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New series review: Shaq's Big Challenge (ABC)

Shaq and the kids, and with his personal trainer, "Doc" Colker.

Premiering: Tuesday, June 26th at 8 p.m. (central) on ABC
Starring: Shaquille O'Neal, six kids and six specialists
Produced by: Rick Ringbakk, Greg Goldman, Shaquille O'Neal

Frankly, these six kids are pretty pitiful. Otherwise there wouldn't be a show.

Shaq's Big Challenge doesn't try to demean them, though. And that's important, because some of his young charges are diagnosed as "morbidly obese" on the road to being dead in a much bigger hurry than they'd like. Three can't do a single situp; four can't manage even one pushup. And they've already been the butts of enough fat jokes to last them a lifetime.

So it's Shaquille O'Neal to the rescue -- and on a mission he really seems to believe in. That's what makes the first two episodes of this reality series easier to swallow than one of those baby carrots that one kid says he's never had. Shaq's Big Challenge, premiering Tuesday at 8 p.m. (central), is involving, inspiring and surprisingly touching at times.

Unlike NBC's The Biggest Loser, it's without any carnival midway additives or team competitions leading to eliminations. These six kids are treated as a single team looking to gain self-esteem by shedding all those potentially lethal pounds they've put on.

Acne-plagued Walter, a 14-year-old, 285-pounder, is a lonely video game addict whom Shaq deems his biggest challenge.

"You're not gonna quit because I'm not gonna let you quit," O'Neal tells him.

Kit, one of two girls in the group, is the same age as Walter and nearly as heavy at 263 pounds. She becomes an early dropout, but will she drop back in? It's easy to feel for her.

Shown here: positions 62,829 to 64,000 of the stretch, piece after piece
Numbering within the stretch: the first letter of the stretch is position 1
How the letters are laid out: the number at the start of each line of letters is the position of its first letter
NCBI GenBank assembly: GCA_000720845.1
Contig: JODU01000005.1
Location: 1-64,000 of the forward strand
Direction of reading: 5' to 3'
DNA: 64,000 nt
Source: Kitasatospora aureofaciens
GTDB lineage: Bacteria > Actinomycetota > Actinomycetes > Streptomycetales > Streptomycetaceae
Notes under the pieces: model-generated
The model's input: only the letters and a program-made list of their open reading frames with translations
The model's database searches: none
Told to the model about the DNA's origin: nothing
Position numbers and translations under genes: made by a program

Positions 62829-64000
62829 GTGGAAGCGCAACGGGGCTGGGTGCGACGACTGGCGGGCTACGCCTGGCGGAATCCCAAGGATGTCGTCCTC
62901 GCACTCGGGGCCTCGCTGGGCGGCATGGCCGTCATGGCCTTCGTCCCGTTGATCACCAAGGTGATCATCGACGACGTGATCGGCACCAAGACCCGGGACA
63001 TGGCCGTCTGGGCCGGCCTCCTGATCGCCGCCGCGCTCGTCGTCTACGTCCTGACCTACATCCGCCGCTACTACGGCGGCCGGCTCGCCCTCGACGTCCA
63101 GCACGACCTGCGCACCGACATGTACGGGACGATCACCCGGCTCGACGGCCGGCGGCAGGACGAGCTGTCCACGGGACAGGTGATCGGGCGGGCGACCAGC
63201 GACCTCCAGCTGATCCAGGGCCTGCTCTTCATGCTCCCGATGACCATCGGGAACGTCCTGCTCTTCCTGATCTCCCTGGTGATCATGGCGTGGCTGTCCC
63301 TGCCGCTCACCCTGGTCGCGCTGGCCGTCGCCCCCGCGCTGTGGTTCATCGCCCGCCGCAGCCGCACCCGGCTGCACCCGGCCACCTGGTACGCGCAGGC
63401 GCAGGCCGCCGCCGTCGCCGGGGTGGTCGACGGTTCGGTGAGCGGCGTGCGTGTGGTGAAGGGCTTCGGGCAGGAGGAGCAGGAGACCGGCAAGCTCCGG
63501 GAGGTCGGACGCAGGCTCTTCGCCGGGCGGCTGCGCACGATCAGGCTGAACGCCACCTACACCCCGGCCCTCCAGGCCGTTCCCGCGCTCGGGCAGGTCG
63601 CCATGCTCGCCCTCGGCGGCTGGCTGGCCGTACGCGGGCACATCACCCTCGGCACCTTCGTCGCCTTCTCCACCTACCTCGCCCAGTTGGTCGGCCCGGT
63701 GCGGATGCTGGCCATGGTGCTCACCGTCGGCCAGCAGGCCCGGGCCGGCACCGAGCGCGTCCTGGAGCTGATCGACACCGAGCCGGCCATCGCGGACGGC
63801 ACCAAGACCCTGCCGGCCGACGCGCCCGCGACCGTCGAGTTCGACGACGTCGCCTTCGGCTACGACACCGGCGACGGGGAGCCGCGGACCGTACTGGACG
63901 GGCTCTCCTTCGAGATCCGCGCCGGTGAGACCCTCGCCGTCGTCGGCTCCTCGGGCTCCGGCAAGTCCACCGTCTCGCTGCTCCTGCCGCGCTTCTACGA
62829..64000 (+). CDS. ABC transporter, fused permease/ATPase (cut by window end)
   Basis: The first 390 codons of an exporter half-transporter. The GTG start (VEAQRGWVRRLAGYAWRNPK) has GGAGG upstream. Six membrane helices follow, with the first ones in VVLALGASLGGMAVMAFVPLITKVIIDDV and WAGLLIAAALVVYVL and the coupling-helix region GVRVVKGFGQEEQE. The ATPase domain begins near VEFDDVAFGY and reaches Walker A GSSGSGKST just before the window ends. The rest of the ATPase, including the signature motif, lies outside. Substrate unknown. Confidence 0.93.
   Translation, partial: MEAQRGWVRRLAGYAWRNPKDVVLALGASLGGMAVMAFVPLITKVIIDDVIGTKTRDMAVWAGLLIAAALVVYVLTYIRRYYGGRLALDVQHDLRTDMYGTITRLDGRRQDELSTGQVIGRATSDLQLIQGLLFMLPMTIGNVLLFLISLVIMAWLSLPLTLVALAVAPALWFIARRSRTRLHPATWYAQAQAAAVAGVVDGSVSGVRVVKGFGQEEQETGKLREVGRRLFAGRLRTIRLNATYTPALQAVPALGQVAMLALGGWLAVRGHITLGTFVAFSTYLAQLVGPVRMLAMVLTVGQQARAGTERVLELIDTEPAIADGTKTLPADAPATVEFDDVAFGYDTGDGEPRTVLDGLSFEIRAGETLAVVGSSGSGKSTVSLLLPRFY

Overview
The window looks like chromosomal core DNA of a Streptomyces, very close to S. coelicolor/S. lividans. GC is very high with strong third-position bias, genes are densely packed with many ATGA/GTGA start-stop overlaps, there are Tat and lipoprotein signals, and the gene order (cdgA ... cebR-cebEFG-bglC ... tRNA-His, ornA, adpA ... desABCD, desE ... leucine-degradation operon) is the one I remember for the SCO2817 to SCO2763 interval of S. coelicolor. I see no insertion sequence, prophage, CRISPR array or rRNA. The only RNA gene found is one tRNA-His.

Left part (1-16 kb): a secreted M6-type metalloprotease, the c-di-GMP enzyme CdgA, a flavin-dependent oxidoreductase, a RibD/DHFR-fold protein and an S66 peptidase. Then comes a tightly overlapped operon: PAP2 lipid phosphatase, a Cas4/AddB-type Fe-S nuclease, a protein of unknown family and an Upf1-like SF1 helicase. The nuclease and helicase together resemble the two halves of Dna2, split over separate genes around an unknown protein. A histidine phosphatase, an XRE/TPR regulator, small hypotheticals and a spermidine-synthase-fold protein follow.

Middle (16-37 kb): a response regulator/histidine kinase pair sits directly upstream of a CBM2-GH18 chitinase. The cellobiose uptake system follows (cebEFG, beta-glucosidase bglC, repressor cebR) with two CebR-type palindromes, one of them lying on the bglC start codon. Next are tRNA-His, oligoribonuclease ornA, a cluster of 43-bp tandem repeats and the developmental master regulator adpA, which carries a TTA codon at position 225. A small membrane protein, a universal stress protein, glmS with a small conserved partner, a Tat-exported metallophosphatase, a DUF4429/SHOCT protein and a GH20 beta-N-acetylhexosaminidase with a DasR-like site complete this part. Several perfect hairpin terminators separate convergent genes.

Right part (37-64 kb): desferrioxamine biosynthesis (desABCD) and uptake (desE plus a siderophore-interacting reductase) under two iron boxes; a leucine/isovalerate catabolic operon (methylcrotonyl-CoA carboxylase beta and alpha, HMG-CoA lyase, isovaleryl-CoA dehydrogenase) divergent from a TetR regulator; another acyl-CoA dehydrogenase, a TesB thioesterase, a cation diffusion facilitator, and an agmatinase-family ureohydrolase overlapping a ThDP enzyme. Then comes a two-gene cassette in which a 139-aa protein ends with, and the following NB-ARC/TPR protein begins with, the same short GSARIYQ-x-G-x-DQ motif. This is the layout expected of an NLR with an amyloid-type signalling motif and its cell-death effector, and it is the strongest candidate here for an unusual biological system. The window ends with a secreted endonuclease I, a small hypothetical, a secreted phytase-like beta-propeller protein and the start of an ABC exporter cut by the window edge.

James, 11, weighs 182 pounds but is destined to catch up in no time. His mother's an enabler, dousing a typical batch of popcorn with two sticks of butter.

Some of the early narration can be off-putting, particularly when we're told that "Shaquille has just six months to change the future, and save a generation" from the epidemic of child obesity.

But our hero isn't portrayed as Superman. He's alternately cocky and frustrated, with his personal trainer and physician, "Doc" Colker, both bringing him down and bucking him up.

Also on board are hard-core fitness taskmaster Tarik Tyler, nutritionist Joy Bauer and O'Neal's former Lousiana State University basketball coach Dale Brown, all of whom provide the show's star with extra moral support and muscle. But the kids are the magnets, drawing viewers in while at the same time bringing out Shaq's tender and defiant sides. He's a real presence on this show, especially with Walter, Kit and the others in his presence.

Shaq's Big Challenge no doubt uses some editing tricks to ramp up the drama. At its heart, though, it really has a heart. These six kids seem all too emblematic of a generation that sits first -- and then has a pizza. Maybe this show will help persuade some parents that this often is very much their fault, too.

Grade: B